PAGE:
Thursday, March 22, 2012 - 2:10pm
New understanding of Earth’s mantle beneath the Pacific Ocean
Scientists have long speculated about why there is a large change in the strength of rocks that lie at the boundary between two layers immediately under Earth’s crust: the lithosphere and underlying asthenosphere. Understanding this boundary is central to our knowledge of plate tectonics and thus the formation and evolution of our planet as we know it today. A new technique for observing this transition, particularly in the portion of Earth’s mantle that lies beneath the Pacific Ocean basin, has led Carnegie and NASA Goddard scientist Nick Schmerr to new insight on the origins of the lithosphere and asthenosphere.
Thursday, February 5, 2009 - 12:56pm
Donald Brown Receives Lifetime Achievement Award from Society for Developmental Biology
Donald D. Brown, of Carnegie’s Department of Embryology, will receive the 2009 Lifetime Achievement Award from the Society for Developmental Biology. The award is given to “a senior developmental biologist in recognition of her/his outstanding and sustained contributions in the field…[and]for the individual's excellence in research and for being a superb mentor who has helped train the next generation of exceptional scientists.”
Thursday, June 13, 2013 - 1:00pm
Exoplanet Formation Surprise
A team of researchers has discovered evidence that an extrasolar planet may be forming quite far from its star—about twice the distance Pluto is from our Sun. The planet lies inside a dusty, gaseous disk around a small red dwarf TW Hydrae, which is only about 55% of the mass of the Sun. The discovery adds to the ever-increasing variety of planetary systems in the Milky Way.
Thursday, November 17, 2005 - 1:00am
Genetic defenders protect crops from fungal disease
Shauna Somerville and Mónica Stein, of the Carnegie Institution’s Department of Plant Biology, are the first to document how defense genes team up in plants like waves of soldiers guarding a castle gate...
Thursday, August 9, 2007 - 12:00am
Rain forest protection works in Peru
Stanford, CA—A new regional study shows that land-use policies in Peru have been key to tempering rain forest degradation and destruction in that country. Scientists at the Carnegie Institution’s Department of Global Ecology led an international effort to analyze seven years of high-resolution satellite data covering most (79%) of the Peruvian Amazon for their findings. The work is published in the Science Express.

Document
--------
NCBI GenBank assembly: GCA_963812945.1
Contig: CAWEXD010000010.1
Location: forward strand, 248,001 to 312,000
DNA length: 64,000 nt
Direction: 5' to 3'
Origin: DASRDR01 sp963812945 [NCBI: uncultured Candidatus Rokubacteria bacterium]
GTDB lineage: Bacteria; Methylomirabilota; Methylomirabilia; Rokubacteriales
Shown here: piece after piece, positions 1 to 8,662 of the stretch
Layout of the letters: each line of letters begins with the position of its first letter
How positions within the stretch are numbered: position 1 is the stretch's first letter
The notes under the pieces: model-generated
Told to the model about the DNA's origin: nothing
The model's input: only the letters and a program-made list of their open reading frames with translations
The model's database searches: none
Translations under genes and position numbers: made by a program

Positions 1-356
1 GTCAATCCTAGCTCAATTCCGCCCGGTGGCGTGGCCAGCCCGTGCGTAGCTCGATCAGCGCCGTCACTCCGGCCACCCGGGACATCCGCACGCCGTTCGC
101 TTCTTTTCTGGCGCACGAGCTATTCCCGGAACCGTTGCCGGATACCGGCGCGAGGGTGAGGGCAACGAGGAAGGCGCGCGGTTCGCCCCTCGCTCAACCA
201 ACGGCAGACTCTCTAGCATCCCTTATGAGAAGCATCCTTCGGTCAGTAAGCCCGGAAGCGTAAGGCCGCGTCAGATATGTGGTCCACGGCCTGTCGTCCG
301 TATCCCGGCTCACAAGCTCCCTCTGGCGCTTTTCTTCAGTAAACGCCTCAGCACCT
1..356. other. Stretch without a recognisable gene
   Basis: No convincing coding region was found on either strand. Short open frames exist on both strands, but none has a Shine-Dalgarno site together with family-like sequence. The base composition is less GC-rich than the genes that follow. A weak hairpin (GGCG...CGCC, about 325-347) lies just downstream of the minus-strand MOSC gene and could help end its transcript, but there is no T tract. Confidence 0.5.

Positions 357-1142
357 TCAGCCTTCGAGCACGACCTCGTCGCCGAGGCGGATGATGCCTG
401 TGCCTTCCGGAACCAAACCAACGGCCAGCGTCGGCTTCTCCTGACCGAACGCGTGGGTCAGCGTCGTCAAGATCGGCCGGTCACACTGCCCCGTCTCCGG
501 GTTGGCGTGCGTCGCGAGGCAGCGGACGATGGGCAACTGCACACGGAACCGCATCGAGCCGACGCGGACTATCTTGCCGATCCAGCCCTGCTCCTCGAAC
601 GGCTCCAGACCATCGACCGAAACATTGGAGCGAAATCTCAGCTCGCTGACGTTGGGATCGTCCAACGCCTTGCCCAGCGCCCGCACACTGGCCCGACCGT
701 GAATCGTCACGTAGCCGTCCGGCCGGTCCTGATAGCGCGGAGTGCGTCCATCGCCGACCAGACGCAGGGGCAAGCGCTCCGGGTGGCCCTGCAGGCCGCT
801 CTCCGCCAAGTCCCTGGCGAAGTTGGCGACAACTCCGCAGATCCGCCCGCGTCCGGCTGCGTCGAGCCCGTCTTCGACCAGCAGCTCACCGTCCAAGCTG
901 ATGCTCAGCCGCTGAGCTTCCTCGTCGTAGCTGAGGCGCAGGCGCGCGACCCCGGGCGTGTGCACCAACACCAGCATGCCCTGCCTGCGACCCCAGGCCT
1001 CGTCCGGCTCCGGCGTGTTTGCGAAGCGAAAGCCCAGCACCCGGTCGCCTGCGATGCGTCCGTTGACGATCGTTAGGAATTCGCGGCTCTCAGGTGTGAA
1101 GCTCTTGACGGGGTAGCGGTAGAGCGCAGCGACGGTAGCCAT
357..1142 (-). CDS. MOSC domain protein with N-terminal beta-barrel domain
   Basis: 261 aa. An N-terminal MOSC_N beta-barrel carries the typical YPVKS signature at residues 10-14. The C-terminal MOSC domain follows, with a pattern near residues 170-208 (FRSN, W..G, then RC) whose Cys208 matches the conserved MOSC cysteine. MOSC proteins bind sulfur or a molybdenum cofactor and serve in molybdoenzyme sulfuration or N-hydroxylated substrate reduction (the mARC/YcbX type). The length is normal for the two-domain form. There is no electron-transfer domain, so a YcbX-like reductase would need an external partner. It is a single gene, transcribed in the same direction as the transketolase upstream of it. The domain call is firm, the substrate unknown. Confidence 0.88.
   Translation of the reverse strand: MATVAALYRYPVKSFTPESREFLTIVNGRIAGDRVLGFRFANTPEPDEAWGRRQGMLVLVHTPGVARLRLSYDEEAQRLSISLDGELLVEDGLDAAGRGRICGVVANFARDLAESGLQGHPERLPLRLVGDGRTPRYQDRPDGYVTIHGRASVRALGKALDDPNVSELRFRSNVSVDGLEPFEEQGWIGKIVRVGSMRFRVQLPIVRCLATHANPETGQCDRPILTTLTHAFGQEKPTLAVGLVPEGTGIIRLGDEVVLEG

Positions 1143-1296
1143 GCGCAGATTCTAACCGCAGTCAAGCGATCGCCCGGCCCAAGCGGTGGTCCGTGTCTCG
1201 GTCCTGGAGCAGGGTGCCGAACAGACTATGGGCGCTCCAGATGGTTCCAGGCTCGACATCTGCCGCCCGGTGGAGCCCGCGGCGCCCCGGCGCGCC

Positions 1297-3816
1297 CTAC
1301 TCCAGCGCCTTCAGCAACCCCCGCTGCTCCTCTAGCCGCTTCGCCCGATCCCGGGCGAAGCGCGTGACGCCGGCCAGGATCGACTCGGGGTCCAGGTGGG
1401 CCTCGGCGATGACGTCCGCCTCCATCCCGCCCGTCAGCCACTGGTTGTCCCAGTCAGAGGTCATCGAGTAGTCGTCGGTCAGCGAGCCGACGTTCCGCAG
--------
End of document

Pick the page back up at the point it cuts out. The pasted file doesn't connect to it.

Friday, June 28, 2013 - 5:46pm
Major Changes Needed For Coral Reef Survival
To prevent coral reefs around the world from dying off, deep cuts in carbon dioxide emissions are required, says a new study from Carnegie’s Katharine Ricke and Ken Caldeira. They find that all existing coral reefs will be engulfed in inhospitable ocean chemistry conditions by the end of the century if civilization continues along its current emissions trajectory.
Monday, May 7, 2012 - 12:51pm
Honing in on supernova origins
Type Ia supernovae are important stellar phenomena, used to measure the expansion of the universe. But astronomers know embarrassingly little about the stars they come from and how the explosions happen. New research from a team led by Harvard University and including Carnegie’s Josh Simon, Chris Burns, Nidia Morrell, and Mark Phillips examined 23 Type Ia supernovae and helped identify the formation process for at least some of them.
Thursday, December 22, 2005 - 1:00am
2005 Science Breakthrough: Revising Earth’s Early History
Researchers at the Carnegie’s Department of Terrestrial Magnetism (DTM) found that Earth’s mantle separated into chemically distinct layers faster and earlier than previously believed. Science magazine recognized the work in its December 23 issue, as one of the science breakthroughs for 2005...
Monday, June 3, 2013 - 5:33pm
Dense Hydrogen in a New Light
Hydrogen is the most abundant element in the universe. The way it responds under extreme pressures and temperatures is crucial to our understanding of matter and the nature of hydrogen-rich planets. New work from Carnegie scientists using intense infrared radiation shines new light on this fundamental material at extreme pressures and reveals the details of a surprising new form of solid hydrogen.